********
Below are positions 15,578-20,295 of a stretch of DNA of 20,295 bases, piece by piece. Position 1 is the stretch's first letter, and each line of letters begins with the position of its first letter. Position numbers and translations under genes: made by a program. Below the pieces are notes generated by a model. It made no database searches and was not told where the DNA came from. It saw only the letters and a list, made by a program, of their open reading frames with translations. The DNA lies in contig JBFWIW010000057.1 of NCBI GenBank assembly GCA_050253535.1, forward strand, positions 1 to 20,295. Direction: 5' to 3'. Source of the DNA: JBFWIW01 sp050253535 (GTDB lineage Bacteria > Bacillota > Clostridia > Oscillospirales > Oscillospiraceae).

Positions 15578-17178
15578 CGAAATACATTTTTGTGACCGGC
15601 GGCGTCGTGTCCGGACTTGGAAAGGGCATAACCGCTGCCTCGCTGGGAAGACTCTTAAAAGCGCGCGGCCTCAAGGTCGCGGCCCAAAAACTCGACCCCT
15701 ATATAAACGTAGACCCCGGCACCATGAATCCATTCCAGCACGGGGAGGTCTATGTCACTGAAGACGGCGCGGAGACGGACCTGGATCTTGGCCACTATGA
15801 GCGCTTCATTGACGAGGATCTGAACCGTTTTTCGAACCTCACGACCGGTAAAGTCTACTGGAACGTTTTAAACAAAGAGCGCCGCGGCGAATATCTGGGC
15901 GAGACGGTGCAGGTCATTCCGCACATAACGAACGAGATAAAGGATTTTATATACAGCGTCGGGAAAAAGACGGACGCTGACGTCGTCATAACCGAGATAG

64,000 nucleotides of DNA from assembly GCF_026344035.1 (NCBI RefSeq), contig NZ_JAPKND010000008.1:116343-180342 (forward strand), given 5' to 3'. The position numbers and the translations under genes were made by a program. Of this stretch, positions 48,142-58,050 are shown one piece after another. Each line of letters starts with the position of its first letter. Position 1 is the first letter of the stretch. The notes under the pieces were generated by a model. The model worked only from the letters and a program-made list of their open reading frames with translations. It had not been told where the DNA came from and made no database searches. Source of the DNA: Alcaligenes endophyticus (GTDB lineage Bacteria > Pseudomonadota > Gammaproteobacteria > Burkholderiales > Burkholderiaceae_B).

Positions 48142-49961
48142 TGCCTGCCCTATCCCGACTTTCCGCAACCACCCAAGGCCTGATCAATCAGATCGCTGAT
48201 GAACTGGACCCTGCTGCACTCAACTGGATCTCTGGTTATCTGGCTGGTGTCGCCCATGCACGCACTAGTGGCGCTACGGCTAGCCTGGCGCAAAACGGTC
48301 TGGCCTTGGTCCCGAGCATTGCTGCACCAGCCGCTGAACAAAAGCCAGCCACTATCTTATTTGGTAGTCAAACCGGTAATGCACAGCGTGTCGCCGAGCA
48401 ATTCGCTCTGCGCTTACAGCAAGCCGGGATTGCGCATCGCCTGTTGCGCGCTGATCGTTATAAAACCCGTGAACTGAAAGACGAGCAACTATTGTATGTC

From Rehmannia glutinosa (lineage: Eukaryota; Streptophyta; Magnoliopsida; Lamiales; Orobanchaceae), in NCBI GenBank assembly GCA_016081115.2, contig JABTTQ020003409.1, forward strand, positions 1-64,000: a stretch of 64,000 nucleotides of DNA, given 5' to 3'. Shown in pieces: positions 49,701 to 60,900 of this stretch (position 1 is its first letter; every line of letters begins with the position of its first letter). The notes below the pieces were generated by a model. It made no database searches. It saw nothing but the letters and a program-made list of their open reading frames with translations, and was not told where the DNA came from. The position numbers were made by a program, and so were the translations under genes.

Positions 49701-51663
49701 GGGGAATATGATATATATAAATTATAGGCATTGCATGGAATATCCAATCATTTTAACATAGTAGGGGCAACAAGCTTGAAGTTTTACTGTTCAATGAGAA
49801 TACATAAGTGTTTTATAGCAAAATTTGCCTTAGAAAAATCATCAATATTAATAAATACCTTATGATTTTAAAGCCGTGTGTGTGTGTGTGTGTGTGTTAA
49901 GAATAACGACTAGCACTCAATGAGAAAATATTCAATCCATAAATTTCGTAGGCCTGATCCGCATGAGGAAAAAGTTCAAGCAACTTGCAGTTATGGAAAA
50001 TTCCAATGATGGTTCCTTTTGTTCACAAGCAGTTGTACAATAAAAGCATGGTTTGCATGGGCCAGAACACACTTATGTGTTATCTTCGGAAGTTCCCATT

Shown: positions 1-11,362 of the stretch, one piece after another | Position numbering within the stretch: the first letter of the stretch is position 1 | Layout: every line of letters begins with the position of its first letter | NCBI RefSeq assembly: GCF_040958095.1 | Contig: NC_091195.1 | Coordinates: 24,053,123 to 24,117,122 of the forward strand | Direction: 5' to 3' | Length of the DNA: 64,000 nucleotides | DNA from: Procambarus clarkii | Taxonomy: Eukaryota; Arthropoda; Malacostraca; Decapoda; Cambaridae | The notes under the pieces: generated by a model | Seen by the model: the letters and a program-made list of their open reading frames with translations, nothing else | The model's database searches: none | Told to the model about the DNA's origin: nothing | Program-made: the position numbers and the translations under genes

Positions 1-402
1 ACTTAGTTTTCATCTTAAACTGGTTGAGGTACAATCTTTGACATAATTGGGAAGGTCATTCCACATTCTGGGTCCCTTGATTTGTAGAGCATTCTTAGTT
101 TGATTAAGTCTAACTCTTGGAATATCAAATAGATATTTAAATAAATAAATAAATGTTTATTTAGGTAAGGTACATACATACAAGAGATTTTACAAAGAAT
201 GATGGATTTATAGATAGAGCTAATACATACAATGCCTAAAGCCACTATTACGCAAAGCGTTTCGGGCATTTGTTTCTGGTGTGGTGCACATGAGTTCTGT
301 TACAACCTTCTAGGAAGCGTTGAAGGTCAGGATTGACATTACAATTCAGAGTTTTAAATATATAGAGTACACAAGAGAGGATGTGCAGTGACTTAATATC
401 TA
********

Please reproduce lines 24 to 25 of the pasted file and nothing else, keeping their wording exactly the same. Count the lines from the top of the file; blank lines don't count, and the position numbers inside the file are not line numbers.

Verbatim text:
201 GATGGATTTATAGATAGAGCTAATACATACAATGCCTAAAGCCACTATTACGCAAAGCGTTTCGGGCATTTGTTTCTGGTGTGGTGCACATGAGTTCTGT
301 TACAACCTTCTAGGAAGCGTTGAAGGTCAGGATTGACATTACAATTCAGAGTTTTAAATATATAGAGTACACAAGAGAGGATGTGCAGTGACTTAATATC